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Author Topic: Are there still companies around that will send something into space for you?  (Read 3876 times)

Offline greatcecil

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I've been listening to all the podcast in chronological order, and somewhere in 2006 (I think - I'm now up to 2008) there was mention of a space rocket outfit that would send something into space (that would fit in a coke can and weigh less than 250g) for $100. I've looked around the web and cannot find any body doing anything of this nature, though I can find plenty of articles about it (which don't offer fruitful links) -  was it a terrible business idea and no-one is doing it anymore or am I just using terrible search parameters? Does anyone know?


 

Offline RD

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it costs a lot more than a c-note ...


http://www.celestis.com/services.asp
« Last Edit: 14/10/2011 05:23:08 by RD »
 

Offline CliffordK

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Whew...
And, that isn't even a coke can full of anything.
That is $12,500 to send an entire gram of ashes into space!!!
 

Offline CliffordK

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Depending on what you're sending to space, there are a number of programs to send "experiments" to space.  Some are for academic research institutions.  Some are for "students".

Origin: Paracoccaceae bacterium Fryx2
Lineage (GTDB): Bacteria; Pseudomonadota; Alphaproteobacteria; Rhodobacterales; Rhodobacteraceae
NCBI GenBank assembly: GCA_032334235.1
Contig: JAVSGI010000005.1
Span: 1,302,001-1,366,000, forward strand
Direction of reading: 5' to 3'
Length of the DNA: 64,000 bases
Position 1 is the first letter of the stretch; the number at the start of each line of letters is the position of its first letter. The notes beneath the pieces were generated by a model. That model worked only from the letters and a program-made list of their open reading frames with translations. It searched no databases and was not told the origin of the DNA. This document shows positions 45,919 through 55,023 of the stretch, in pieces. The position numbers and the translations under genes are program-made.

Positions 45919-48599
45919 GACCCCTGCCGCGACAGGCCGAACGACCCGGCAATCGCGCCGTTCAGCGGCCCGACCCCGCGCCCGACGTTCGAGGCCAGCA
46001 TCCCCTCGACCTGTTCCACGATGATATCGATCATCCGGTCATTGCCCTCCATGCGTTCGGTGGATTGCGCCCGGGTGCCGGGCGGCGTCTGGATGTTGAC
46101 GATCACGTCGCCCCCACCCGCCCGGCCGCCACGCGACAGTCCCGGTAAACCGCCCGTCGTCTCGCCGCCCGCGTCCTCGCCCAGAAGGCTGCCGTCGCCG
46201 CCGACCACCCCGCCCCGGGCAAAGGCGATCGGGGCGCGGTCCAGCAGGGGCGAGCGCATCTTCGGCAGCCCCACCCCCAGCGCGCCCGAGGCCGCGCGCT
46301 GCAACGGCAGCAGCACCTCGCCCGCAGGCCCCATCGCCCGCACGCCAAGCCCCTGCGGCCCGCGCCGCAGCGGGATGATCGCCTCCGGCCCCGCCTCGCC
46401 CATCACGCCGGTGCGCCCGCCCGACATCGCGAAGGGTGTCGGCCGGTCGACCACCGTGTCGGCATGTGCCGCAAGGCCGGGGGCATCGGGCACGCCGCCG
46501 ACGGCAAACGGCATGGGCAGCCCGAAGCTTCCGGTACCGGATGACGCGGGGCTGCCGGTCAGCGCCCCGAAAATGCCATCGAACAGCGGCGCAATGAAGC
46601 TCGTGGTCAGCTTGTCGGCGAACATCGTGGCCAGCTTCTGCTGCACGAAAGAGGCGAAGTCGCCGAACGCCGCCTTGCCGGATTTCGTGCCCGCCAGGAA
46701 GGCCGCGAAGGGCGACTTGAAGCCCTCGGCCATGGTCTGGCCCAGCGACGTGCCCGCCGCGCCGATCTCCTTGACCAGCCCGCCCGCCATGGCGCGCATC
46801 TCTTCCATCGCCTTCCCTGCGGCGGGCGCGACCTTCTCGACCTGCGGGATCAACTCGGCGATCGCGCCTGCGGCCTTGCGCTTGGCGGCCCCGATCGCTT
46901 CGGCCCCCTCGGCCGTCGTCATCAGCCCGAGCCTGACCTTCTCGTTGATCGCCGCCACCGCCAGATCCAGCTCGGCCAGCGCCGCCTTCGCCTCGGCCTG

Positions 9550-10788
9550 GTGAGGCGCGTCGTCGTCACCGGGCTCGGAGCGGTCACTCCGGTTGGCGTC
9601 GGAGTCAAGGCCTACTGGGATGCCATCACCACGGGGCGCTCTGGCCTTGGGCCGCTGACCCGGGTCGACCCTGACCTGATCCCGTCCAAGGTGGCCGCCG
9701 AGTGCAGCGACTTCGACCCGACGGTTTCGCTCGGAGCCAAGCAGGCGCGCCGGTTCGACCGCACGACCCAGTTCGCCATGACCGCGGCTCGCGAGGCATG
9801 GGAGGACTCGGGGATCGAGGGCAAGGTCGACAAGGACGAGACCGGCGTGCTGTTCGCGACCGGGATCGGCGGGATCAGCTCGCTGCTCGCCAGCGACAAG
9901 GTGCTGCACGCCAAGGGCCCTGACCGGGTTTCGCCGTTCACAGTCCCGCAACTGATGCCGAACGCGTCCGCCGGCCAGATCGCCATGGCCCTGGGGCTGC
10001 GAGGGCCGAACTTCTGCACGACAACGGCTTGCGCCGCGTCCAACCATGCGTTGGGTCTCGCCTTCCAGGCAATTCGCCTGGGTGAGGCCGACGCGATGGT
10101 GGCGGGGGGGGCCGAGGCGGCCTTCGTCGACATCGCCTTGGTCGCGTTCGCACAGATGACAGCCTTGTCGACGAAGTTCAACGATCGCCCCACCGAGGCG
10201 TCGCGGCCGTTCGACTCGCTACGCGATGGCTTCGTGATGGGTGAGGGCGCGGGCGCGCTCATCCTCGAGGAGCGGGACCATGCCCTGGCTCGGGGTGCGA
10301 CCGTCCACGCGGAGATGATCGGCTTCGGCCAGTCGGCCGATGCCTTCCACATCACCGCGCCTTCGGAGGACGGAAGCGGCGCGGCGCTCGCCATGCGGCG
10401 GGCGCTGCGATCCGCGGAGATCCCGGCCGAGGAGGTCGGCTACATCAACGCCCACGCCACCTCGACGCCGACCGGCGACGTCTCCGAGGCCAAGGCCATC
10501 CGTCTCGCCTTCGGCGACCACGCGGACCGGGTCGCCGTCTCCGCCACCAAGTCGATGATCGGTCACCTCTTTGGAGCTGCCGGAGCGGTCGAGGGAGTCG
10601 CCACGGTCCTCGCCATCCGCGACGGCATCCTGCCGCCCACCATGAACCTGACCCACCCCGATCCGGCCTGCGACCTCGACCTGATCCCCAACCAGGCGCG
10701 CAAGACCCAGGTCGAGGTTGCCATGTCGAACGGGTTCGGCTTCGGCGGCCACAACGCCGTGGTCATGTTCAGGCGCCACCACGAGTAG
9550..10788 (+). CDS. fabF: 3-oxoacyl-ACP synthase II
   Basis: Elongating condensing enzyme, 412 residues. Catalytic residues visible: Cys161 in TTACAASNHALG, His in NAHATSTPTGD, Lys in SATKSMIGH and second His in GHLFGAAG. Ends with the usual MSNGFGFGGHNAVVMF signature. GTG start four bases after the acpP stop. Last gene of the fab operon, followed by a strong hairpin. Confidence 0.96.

http://www.nasa.gov/home/hqnews/2011/jan/HQ_11-017_BalloonSat.html
 

Offline Airthumbs

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Hang on one second!!  So this company is putting more junk into space, orbiting the earth and the moon!!  Absolute madness!  Can they really be allowed to pollute the solar system in such a way?  I thought there was legislation to prevent this kind of thing.  Eventually if people keep doing this kind of thing moving about in future is going to be pretty dangerous, I imagine one gram of something moving at over 24,000 miles per hour is going to make a pretty big hole in any vessel unfortunate enough to encounter John Doe on his orbit!

You can imagine the conversation aboard the doomed space ship, "what hit us?!" "Oh just 1gram of some dead guy sent into space!" GREAT...  [xx(]
 

Offline RD

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another NASA freebie option ...

Quote
Uploaded by spacelab on Sep 22, 2011
We're excited to announce YouTube Space Lab, launching with Lenovo and Space Adventures in cooperation with NASA, ESA and JAXA. Watch amazing space and science videos and, if you're 14 to 18 years old, submit a space experiment idea for your chance to win out-of-this-world prizes.
http://www.youtube.com/watch?feature=player_embedded&v=T41vZCadbAk#t=45
 

Offline Airthumbs

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I had an idea about this space lab thing and as I am way over the age then I will put it down here and someone can steal it for themselves :)

The experiment will be filmed so it has to be something that can be visually analysed.  Putting a rock up there which does nothing is not going to win you any support even if it is a good space experiment.